A very crack-up kind of place. Is any of this starting to sound familiar? The first sort of breakage seems to happen quick — the second kind happens almost without your knowing it but is realized suddenly indeed. The 1887 Victorian residence on St. My first symbol was now a memory, for I knew that triumph is in oneself; my second one had grown commonplace—two of the actresses whom I had worshipped from afar in 1913 had dined in our house. Perkins was having none of it. Original typescript Original typescript, n. Scott Fitzgerald, is an elaborate description and analysis of the mental break down the author experienced and the depths of its causes.
The uncertainties of 1920 were drowned in a steady golden roar and many of our friends had grown wealthy. I found I was good-and-tired. By 1930, at the age of 34, Fitzgerald had already passed the peak of his fame, health and marriage. Full of vaunting pride the New Yorker had climbed here and seen with dismay what he had never suspected, that the city was not the endless succession of canyons that he had supposed but that it had limits—from the tallest structure he saw for the first time that it faded out into the country on all sides, into an expanse of green and blue that alone was limitless. The returning troops marched up Fifth Avenue and girls were instinctively drawn east and north towards them—this was the greatest nation and there was gala in the air. Young people wore out early—they were hard and languid at twenty-one, and save for Peter Arno none of them contributed anything new; perhaps Peter Arno and his collaborators said everything there was to say about the boom days in New York that couldn't be said by a jazz band.
Though the present writer was not so entangled — having at the time not tasted so much as a glass of beer for six months — it was his nervous reflexes that were giving way — too much anger and too many tears. The world of the picture actors was like our own in that it was in New York and not of it. This statement requires some account of the metropolis in 1920. He even got fired from the set of Winter Dreams, an adaptation of one of his own short stories. We had run through a lot, though we had retained an almost theatrical innocence by preferring the role of the observed to that of the observer.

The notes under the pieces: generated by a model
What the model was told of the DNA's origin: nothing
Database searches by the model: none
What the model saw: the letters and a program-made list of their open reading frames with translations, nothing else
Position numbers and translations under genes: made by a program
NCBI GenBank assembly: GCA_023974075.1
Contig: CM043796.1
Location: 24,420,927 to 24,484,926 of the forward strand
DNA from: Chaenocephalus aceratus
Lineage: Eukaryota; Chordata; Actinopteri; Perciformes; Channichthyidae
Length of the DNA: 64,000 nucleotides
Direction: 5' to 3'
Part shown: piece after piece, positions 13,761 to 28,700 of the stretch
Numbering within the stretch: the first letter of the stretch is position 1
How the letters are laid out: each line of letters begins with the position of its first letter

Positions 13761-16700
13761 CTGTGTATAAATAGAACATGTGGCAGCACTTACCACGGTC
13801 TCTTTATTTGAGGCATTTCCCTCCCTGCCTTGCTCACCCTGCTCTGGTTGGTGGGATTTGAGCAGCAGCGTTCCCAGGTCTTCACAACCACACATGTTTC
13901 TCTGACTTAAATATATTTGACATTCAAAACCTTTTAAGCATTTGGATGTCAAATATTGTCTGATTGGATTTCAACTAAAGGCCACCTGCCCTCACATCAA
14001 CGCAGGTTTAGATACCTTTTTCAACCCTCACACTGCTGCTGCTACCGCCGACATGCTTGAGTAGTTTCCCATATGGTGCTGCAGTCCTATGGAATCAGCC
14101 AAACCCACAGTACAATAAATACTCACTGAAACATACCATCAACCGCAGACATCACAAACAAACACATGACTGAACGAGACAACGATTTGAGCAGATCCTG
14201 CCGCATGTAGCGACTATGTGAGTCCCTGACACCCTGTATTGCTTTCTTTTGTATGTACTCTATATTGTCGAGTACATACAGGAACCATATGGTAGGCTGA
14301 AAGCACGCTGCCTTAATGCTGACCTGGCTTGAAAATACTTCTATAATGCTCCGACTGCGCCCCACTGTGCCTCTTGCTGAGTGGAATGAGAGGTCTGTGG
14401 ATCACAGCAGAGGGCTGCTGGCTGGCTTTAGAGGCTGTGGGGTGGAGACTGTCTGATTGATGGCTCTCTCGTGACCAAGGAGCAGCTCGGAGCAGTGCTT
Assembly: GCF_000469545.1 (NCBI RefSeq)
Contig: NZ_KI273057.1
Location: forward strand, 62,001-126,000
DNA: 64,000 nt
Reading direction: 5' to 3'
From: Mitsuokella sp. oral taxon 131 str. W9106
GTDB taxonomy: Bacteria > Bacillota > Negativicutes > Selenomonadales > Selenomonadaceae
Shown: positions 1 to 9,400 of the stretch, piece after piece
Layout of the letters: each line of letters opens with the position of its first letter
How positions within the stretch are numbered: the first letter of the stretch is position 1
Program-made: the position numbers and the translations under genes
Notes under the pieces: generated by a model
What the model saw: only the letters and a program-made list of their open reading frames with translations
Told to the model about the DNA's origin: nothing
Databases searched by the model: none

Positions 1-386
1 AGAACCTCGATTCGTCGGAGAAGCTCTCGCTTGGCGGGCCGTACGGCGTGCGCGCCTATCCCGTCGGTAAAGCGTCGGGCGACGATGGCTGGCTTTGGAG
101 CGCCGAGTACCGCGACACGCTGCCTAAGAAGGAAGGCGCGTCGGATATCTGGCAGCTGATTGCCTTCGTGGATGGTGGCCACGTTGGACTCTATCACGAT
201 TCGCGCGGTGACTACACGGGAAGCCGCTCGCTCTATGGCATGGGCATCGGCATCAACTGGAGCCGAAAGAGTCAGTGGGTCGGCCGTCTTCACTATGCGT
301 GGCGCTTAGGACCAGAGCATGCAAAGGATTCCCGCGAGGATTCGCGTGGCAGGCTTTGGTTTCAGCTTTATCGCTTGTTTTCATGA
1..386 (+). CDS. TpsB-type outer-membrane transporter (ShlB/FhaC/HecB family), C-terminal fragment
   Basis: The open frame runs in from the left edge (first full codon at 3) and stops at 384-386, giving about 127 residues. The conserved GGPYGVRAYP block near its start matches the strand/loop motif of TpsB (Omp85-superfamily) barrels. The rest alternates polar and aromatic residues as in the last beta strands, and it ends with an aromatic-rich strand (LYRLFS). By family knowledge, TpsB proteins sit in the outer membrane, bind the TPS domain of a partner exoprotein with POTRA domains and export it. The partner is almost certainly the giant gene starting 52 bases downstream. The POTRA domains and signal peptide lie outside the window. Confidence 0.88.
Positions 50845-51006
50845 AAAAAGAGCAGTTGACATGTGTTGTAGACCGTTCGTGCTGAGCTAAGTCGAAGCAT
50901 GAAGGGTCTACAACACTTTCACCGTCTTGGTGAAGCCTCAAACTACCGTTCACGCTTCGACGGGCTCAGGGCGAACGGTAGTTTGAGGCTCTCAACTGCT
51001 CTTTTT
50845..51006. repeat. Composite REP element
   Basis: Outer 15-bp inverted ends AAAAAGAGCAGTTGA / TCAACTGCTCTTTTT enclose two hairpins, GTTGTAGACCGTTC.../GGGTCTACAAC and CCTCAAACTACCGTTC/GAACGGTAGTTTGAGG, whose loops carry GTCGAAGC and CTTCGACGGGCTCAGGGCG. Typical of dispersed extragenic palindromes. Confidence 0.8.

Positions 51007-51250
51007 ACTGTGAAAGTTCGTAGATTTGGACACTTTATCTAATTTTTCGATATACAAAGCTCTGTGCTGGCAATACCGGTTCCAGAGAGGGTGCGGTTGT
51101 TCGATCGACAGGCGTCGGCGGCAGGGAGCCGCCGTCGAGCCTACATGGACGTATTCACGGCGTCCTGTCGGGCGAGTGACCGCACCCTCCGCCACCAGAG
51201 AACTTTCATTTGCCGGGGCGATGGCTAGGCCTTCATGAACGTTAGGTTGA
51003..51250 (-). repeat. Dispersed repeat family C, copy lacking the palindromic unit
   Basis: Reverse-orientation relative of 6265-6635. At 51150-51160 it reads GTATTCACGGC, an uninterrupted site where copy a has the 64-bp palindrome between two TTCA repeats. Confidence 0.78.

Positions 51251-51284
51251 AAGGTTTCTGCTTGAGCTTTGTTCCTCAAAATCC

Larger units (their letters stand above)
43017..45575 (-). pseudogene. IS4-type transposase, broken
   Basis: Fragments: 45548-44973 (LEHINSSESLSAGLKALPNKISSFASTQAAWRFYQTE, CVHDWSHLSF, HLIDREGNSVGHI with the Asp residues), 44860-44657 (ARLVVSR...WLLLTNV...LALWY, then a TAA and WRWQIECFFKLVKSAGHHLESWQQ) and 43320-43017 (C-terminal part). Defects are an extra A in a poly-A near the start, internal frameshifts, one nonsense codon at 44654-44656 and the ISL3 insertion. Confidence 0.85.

And I loved it for precisely the reasons that they hated it: for the garish glitz and the dizzying 3D. On our walks, my dog often chooses to make her pause in front of the rowhouse on Summit where Fitzgerald came home to stay with his parents that decisive summer of 1920. In the third, as he moves beyond description of his condition toward a solution, he retains the same figure of speech, but turns it inside out. Fat chance—for the next two years I had as much control over my own destiny as a convict over the cut of his clothes. But innocence is no end in itself and as our minds unwillingly matured we began to see New York whole and try to save some of it for the selves we would inevitably become.